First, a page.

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By Silke Schmid
For a soldier who suffered a spinal cord injury on the battlefield, the promise of regenerative medicine is to fully repair the resulting limb paralysis. But that hope is still years from reality.
“When regenerative medicine started, its stated goal was to replace damaged body parts and restore their function,” says Randolph Ashton, a University of Wisconsin–Madison professor of biomedical engineering. “But one of its less-anticipated applications is the ability to create human tissues and watch diseases occur in a dish, which is extremely powerful for developing new therapies.”
Not only powerful, but efficient. Studying diseases in lab-created tissue may help reduce the price tag — now roughly $1.8 billion — for bringing a new drug to market, which is one of the reasons Ashton received a National Science Foundation CAREER Award for advancing tissue engineering of the human spinal cord. During the project’s five-year funding period, his lab in the Wisconsin Institute for Discovery will fine-tune the technology for growing a neural tube, the developmental predecessor of the spinal cord, from scratch.
Students at the Milwaukee School of Engineering say they are working on a possible solution to blood shortages that we have seen in Milwaukee County lately.
The school is calling this discovery groundbreaking and they believe it could potentially change the blood industry in the future.
Students in the bio-molecular engineering program here at MSOE have been working on creating red blood cells for the past several years.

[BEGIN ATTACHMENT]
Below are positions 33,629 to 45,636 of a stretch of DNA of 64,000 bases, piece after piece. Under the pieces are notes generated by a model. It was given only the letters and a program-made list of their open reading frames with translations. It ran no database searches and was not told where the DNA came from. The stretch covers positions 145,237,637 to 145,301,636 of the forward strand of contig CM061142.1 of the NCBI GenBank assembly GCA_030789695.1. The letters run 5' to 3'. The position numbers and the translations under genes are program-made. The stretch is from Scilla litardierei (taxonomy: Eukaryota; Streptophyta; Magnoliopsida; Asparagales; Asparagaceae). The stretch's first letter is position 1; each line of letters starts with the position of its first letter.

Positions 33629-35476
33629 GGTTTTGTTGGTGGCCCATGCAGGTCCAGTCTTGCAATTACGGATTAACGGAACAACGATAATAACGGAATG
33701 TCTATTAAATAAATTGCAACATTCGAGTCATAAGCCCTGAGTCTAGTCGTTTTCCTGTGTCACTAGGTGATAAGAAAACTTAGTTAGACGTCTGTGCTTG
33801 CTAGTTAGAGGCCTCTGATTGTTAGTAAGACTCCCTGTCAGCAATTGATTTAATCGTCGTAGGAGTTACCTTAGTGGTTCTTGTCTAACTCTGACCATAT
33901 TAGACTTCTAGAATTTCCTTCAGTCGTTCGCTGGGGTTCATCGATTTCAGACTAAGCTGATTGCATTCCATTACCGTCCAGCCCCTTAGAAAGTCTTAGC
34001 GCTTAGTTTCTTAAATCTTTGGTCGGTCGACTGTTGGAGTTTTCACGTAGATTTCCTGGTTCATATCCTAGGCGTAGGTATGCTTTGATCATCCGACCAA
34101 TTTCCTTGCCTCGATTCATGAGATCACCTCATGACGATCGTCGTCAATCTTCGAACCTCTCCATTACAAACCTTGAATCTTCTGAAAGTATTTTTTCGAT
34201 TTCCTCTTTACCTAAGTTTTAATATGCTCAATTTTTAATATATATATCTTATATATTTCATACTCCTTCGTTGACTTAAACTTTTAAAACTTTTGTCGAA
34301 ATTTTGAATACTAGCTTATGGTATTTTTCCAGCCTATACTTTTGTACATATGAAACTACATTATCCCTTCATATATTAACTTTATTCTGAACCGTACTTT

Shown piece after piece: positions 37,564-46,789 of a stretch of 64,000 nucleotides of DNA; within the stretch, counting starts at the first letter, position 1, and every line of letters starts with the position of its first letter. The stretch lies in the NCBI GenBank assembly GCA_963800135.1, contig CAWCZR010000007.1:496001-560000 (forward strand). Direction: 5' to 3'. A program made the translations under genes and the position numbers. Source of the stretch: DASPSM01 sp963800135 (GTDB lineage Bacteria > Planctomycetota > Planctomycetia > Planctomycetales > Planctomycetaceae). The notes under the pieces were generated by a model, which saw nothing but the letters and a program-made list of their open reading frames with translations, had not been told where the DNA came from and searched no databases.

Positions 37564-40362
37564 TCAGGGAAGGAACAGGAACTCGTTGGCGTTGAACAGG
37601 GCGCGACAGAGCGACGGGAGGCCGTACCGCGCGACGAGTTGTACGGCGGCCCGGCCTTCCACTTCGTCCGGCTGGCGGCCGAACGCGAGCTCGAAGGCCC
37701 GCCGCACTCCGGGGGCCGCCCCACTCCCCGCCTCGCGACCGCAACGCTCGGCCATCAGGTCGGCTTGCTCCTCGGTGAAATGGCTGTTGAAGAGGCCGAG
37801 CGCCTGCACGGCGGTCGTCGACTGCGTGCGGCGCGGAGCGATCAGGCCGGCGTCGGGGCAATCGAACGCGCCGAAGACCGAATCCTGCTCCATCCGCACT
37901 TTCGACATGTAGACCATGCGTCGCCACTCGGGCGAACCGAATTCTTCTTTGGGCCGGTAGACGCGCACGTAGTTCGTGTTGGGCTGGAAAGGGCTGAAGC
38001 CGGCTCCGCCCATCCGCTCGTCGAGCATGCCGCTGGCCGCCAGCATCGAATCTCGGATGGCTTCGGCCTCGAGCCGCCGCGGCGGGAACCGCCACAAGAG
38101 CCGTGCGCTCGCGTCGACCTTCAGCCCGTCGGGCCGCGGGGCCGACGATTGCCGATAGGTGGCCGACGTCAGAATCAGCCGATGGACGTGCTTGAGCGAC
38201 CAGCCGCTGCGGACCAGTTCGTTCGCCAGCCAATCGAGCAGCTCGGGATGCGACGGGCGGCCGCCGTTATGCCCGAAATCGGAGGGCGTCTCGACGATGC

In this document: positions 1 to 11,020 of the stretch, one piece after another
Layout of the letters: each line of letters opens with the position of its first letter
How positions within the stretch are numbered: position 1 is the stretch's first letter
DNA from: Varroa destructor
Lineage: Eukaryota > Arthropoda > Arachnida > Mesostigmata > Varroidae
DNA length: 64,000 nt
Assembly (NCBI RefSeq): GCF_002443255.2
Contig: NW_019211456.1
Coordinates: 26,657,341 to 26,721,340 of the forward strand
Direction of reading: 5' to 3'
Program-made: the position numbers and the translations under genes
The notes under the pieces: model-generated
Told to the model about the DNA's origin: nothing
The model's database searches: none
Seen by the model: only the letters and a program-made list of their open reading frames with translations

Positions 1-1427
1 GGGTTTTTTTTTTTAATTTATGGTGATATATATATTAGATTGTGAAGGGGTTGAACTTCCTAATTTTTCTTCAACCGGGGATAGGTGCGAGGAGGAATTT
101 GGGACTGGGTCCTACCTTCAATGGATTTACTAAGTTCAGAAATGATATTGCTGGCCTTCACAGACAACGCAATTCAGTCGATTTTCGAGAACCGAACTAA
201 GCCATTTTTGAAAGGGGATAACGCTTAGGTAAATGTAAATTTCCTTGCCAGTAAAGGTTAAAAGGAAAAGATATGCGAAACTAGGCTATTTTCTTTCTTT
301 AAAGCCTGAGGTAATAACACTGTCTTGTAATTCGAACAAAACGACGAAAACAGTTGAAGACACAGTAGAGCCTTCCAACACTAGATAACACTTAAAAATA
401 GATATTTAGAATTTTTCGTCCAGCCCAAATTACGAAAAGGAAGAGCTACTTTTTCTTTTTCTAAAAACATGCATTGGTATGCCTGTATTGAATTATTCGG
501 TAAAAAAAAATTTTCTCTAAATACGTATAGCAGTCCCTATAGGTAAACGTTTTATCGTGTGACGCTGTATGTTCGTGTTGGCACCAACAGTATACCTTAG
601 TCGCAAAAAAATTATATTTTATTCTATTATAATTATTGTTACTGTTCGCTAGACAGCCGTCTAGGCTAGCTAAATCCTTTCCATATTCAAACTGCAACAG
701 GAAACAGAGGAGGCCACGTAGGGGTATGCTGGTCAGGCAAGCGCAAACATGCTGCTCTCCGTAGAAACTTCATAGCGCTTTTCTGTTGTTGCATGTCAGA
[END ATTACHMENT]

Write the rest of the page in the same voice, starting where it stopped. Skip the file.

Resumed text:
High-frequency antennas transmit radio waves across vast distances and even over mountain ranges using very little energy, making them ideal for military communications. These devices, however, have one big problem: They need to be huge to operate efficiently.
Instead of adding more bulk, University of Wisconsin–Madison engineers are working to increase the effective size of antennas by turning the military vehicles that carry them into transmitters — using the structures that support the antennas themselves to help broadcast signals.
By Rachel Feltman February 1
On Monday, Britain's Human Fertilisation and Embryology Authority greenlighted experiments that will attempt to edit the genes of human embryos. The work, which will be the world's first officially approved use of public funding for human-genome editing, is to be led by The Francis Crick Institute's Kathy Niakan.
The news comes less than a year after the first reports of human-gene editing — published by Chinese scientists in the journal Protein and Cell — using the fantastic and at times troubling technology known as CRISPR. By harnessing an ancient defense mechanism built into bacteria, CRISPR allows scientists to target, delete and replace specific genes. It has been used extensively in other organisms, but research in humans has been slow.
MADISON, Wis. -- Inspired by mammals' eyes, University of Wisconsin-Madison electrical engineers have created the fastest, most responsive flexible silicon phototransistor ever made.
The innovative phototransistor could improve the performance of myriad products -- ranging from digital cameras, night-vision goggles and smoke detectors to surveillance systems and satellites -- that rely on electronic light sensors. Integrated into a digital camera lens, for example, it could reduce bulkiness and boost both the acquisition speed and quality of video or still photos.
Developed by UW-Madison collaborators Zhenqiang "Jack" Ma, professor of electrical and computer engineering, and research scientist Jung-Hun Seo, the high-performance phototransistor far and away exceeds all previous flexible phototransistor parameters, including sensitivity and response time.
The researchers published details of their advance this week in the journal Advanced Optical Materials.